LOS ANGELES, Calif. — Broken hearts are usually the stuff of poetry and love songs, but “broken heart syndrome” is quite real. Usually triggered by intense stress or personal loss, this condition can result in long-term heart injury and impaired heart function. Even worse, researchers from Cedars-Sinai Medical Center report that broken heart syndrome is becoming more and more common among middle-aged and older women.
The study finds doctors are diagnosing this condition, which scientists call Takotsubo syndrome, in older women up to 10 times more often than younger women or men of any age. Notably, broken heart syndrome diagnoses have also seen an uptick since the beginning of the COVID-19 pandemic.
“Although the global COVID-19 pandemic has posed many challenges and stressors for women, our research suggests the increase in Takotsubo diagnoses was rising well before the public health outbreak,” says senior study author Susan Cheng, MD, MPH, MMSc, director of the Institute for Research on Healthy Aging at the Smidt Heart Institute, in a media release. “This study further validates the vital role the heart-brain connection plays in overall health, especially for women.”
Broken heart cases skyrocketing among older women
The team analyzed national hospital data encompassing 135,000 men and women with Takotsubo syndrome between 2006 and 2017 during this project. That investigation led researchers to conclude that women deal with a “broken heart” far more often than men. Researchers add that female diagnoses have jumped at least six to 10 times faster for women between the ages of 50 and 74 than for any other group.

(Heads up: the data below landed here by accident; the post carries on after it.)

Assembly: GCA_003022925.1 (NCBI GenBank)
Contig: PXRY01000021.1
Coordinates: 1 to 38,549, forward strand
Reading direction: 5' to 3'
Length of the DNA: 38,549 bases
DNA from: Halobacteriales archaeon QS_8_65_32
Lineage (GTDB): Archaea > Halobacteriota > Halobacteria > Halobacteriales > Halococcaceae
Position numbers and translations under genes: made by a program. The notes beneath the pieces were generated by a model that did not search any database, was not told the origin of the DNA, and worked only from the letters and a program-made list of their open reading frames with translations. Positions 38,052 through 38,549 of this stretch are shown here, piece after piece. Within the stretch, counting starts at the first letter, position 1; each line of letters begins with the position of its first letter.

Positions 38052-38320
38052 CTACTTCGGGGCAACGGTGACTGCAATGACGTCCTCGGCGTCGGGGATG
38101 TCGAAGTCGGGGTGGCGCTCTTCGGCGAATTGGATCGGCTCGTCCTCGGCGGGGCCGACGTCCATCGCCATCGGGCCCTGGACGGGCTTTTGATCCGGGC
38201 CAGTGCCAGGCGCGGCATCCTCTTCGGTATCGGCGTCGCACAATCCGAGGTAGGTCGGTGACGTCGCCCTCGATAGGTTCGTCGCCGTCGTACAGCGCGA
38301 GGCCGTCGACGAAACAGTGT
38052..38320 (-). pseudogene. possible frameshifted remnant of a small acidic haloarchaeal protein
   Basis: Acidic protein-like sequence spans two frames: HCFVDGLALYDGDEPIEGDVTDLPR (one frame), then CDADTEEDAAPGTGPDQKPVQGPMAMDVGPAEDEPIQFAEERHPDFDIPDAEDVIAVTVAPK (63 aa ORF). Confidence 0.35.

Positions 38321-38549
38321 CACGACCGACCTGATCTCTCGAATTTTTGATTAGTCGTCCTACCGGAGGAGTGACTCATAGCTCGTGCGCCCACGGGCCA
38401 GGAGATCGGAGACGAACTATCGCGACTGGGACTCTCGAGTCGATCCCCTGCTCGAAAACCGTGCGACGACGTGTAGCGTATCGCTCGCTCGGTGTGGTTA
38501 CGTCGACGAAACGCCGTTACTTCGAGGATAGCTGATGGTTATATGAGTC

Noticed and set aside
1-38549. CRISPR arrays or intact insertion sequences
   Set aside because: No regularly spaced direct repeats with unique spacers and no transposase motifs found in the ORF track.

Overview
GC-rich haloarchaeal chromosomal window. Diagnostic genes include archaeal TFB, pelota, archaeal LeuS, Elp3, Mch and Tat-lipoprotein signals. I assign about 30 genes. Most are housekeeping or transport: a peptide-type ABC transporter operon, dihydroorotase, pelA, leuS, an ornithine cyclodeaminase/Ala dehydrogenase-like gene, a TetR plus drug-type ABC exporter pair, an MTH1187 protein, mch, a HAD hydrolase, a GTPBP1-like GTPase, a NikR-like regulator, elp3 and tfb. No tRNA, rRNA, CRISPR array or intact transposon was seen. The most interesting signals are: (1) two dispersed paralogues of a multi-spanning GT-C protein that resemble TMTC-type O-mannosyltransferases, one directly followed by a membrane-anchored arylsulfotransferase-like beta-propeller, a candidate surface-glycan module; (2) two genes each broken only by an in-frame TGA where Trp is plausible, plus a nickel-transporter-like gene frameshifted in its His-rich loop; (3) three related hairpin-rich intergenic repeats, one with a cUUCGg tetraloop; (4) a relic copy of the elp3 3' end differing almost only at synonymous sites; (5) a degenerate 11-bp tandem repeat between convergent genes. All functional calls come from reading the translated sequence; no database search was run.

Additionally, among 135,463 documented cases of Takotsubo cardiomyopathy, the annual rate of diagnoses has increased steadily year over year among both genders. However, women still account for over 80 percent of cases. Again, this trend is particularly noticeable among middle-aged or older women. For each man of any age or younger woman with broken heart syndrome, 10 middle-aged women and six older women receive the same diagnosis.
Why do women experience this more often?
When something emotional happens to us, whether it be the end of a relationship or the loss of a loved one, it can extract a heavy toll and create stress. Researchers explain that for women, the way in which the brain and nervous system responds to various stressors tends to change quite a bit as the years go on.
“There is likely a tipping point, just beyond midlife, where an excess response to stress can impact the heart,” Dr. Cheng explains. “Women in this situation are at especially affected, and the risk seems to be increasing.”
“This particular study helps to clarify that women of a certain age range are disproportionately at higher risk for stress cardiomyopathy, and that the risk is increasing,” concludes Christine M. Albert, MD, MPH, chair of the Department of Cardiology at the Smidt Heart Institute. “The upswing could be due to changes in susceptibility, the environment, or both. More work is needed to unravel the underlying disease drivers in Takotsubo condition and other women-dominated conditions.”
The findings appear in the Journal of the American Heart Association.